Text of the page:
"Don't be embarrassed," you said. You paused in front of the smaller painting, which to me seemed finished. It was of a salt marsh, in pale light; a great blue heron stood in the middle distance. You looked at it for a long minute. My mother held her breath, but you didn't notice. Finally you said, "Are you sure about the heron, though?"
"I hate the heron," my mother said, and the two of you laughed. "I've painted him out so many times. And then I paint him back in. The damned thing just looks so empty with him gone."
"Sure, because everything else is framing that space. It's hard." You walked three paces to the left and regarded the painting again. "You move the heron to the right, the whole thing falls out of balance. But where he is now, he seems a little deliberate, doesn't he?"
"Oh, God, yeah." My mother stood beside you, pointing at the bird. "He's a cartoon, almost. A goody-goody, Reader's Digest heron. Wise and calm, like those paintings of Jesus that little kids have over their beds."
You laughed. "That settles it—you're going to have to leave that space empty now. Probably that's where you started, right?" My mother nodded, and you kept on: "Your first impulse, the right one. But sometimes empty just takes more courage than we can lay our hands on. Right, Mary?"
"I wouldn't know." I wanted out of there. "I told you, I don't paint."
"Mary puts her work first. She always has. And that's how she met you, right?" My mother's eyes were bright; she meant only admiration. I had to work, to take another meaning from her words.
"Yup, that's right, I'm just a worker-bee," I said.
"I guess you didn't like her other painting." You and I were on a trip to the grocery store, one of our few private moments.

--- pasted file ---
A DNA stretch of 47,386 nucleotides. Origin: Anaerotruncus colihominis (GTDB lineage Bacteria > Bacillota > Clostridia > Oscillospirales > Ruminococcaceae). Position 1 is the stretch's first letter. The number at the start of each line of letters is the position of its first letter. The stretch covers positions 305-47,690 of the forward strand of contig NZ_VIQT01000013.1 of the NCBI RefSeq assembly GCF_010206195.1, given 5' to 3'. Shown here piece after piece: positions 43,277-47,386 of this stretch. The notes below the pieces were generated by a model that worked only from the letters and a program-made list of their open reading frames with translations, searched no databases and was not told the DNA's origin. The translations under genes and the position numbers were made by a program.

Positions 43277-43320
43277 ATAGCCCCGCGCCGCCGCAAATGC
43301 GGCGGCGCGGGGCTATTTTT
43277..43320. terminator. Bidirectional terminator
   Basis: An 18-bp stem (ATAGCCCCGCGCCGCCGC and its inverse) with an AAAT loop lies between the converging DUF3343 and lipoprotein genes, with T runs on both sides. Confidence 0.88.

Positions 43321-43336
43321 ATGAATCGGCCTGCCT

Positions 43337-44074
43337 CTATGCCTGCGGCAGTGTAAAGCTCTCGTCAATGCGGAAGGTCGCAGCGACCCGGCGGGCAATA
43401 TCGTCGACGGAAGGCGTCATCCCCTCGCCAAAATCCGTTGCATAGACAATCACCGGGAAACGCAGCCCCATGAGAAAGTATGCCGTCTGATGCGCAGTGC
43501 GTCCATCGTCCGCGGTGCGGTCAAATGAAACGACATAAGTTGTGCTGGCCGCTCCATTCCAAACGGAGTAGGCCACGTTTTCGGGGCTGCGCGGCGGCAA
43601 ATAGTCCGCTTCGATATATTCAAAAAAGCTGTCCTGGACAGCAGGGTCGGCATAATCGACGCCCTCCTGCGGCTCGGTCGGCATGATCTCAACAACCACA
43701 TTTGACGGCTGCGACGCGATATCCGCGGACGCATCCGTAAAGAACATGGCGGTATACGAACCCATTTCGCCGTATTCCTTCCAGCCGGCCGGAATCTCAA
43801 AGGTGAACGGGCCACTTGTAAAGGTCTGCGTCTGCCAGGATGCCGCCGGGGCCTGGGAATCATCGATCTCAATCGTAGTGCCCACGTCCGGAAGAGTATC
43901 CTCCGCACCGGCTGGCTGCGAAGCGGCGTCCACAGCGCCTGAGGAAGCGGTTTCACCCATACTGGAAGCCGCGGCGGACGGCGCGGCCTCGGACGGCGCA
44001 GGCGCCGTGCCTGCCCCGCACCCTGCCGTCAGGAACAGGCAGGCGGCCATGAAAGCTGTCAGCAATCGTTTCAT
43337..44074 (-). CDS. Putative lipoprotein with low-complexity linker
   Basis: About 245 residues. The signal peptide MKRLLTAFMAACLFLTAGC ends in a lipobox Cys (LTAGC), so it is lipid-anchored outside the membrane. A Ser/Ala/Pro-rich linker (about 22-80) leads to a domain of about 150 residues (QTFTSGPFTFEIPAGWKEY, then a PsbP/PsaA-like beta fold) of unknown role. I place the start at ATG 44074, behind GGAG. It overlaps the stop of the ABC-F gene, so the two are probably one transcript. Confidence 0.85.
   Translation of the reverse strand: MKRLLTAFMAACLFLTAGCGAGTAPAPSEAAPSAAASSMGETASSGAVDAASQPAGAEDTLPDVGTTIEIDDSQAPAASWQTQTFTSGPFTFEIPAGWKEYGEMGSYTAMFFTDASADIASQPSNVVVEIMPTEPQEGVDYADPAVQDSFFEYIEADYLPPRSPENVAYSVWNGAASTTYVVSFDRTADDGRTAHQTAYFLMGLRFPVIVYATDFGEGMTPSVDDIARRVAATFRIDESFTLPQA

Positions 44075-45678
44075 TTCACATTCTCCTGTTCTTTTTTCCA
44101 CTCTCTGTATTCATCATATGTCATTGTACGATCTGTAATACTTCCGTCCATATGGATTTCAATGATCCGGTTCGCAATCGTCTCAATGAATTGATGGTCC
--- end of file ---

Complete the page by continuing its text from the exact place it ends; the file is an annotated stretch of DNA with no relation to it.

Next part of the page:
"Actually, her work is good, really good. I can see what she's trying to do."
I frowned. "But, you didn't mention the bigger one. She probably thinks you hated it."
"Only you would think that, honey." You pulled a bag of frozen blackberries from the freezer case and tossed it gently at my head. "Her style is so different than mine—she knows her own work better than I ever could." Cool Whip and hot fudge sauce went into the cart. "And anyway, painting isn't a group project. Sooner or later, we're all on our own."
I looked down at the cookies and pound cake and ice cream you'd already picked out. "Are you paying for all this stuff? Because I'm not," I said, and threw the frozen berries at your hat.
On the drive back to Houston, you looked out your window at the flat gray land. "This time of year—it's not especially pretty here, is it?"
"No. There's too much rain, and summer's too hot. We have one nice week in April, though. You should come back then."
"You don't mean that like it sounds, so I won't answer now. I'm not quite sure why the weekend sucked. But don't give up on me, not yet."
I blinked back tears. "If I've given up on anybody, it's me." This was true, but it wasn't all of it. I wasn't quite brave enough to say the rest: that we'd see each other a few more times, and then drift apart, and that this would be for the best, because the one thing I really wanted from you wasn't something you could share.
We got to the airport early, and I hunkered down behind my seat belt to make it clear that I wasn't coming in. You cleared your throat, tugged at the brim of your hat.
"I was wondering if you have about forty dollars." Your right hand gripped the door handle; I felt how fiercely you needed to get away from me. "I have to get the truck out of the airport lot," you said. "I don't know what happened to all the cash I came with."
"You spent it, ese, like always," I said, and reached into the back seat for my purse. Your dark green sweater, crumpled and faintly damp, was caught between the seat and the right rear door, and the tip of a fat charcoal pencil poked out from under a floor mat. It was going to take me a long time to rid myself of every trace.
I pulled my wallet out of my purse, handed you three twenties and a five. "Take this," I said. "It's everything I've got."
Copyright © Catherine Brown 2008.